Literature From the "axis of Evil"
Writing From Iran, Iraq, North Korea, and Other Enemy Nations : A Words Without Borders AnthologyBook - 2006
A collection of short stories and fictional excerpts by writers from such nations as Iraq, North Korea, and Cuba offers insight into the realities of daily life for individuals living under the regimes of villainized countries.
Subject of a full-length segment on Morning Edition when it first appeared in hardcover,Literature from the “Axis of Evil” quickly went to the top of the Amazon bestseller list. Its publication was celebrated by authors including Azar Nafisi and Alice Walker, and theBloomsbury Review named it a “book of the year.”
In thirty–five works of fiction and poetry, writers from countries Americans have not been allowed to hear from—until the Treasury Department revised its regulations recently—offer an invaluable window on daily life in “enemy nations” and humanize the individuals living there. The book includes works from Syria, Lybia, the Sudan, Cuba, as well as from Iran, Iraq, and North Korea. As editor Alane Mason writes in the introduction, “Not knowing what the rest of the world is thinking and writing is both dangerous and boring.”
Short stories and fiction excerpts from Iran, Iraq, North Korea, Syria, Cuba, Sudan, and other countries from whom the government would rather we didn't hear.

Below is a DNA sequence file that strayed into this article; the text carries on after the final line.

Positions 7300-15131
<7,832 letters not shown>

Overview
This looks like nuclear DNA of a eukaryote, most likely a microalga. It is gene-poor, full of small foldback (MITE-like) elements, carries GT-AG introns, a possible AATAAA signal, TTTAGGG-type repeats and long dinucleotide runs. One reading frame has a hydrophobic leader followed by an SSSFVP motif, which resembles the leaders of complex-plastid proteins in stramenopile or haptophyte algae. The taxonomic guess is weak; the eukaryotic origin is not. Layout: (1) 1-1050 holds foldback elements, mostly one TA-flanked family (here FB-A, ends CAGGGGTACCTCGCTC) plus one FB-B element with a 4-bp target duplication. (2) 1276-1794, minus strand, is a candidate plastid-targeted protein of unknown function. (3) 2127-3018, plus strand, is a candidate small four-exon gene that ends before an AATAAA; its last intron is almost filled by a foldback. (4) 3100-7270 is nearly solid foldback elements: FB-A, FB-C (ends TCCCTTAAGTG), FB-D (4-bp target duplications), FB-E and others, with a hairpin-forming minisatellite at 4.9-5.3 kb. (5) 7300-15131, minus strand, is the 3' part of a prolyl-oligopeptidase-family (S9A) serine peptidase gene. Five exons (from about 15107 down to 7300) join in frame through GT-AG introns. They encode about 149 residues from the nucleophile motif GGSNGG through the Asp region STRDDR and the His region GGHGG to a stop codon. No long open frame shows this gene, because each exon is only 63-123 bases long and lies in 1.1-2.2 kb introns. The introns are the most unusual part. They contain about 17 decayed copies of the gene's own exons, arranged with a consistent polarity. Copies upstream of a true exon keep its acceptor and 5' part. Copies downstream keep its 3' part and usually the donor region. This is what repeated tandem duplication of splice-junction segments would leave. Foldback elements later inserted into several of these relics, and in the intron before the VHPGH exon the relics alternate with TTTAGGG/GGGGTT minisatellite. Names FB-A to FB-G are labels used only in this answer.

"Not knowing what the rest of the world is thinking and writing is both dangerous and boring."Alane Mason, founding editor, Words Without Borders
During the Cold War, writers behind the Iron CurtainSolzhenitsyn, Kundera, Miloszwere translated and published in the United States, providing an invaluable window on the Soviet regime's effects on daily life and humanizing the individuals living under its conditions.
Yet U.S. Treasury Department regulations made it almost impossible for Americans to gain access to writings from "evil" countries such as Iran and Cuba until recently. Penalties for translating such works or for "enhancing their value" by editing them included stiff fines and potential jail time for the publisher. With relaxation in 2005 of the Treasury regulations (in response to pressure from the literary and scientific publishing communities that culminated in a lawsuit), it is now possible, for the first time in many years, to read in English works from these disfavored nations.
The New Press and Words Without Borders are proud to be among the first to offer American readers contemporary literature of "enemy nations." Literature from the Axis of Evil includes thirty-five works of fiction from seven countries, most of which have never before been translated into English.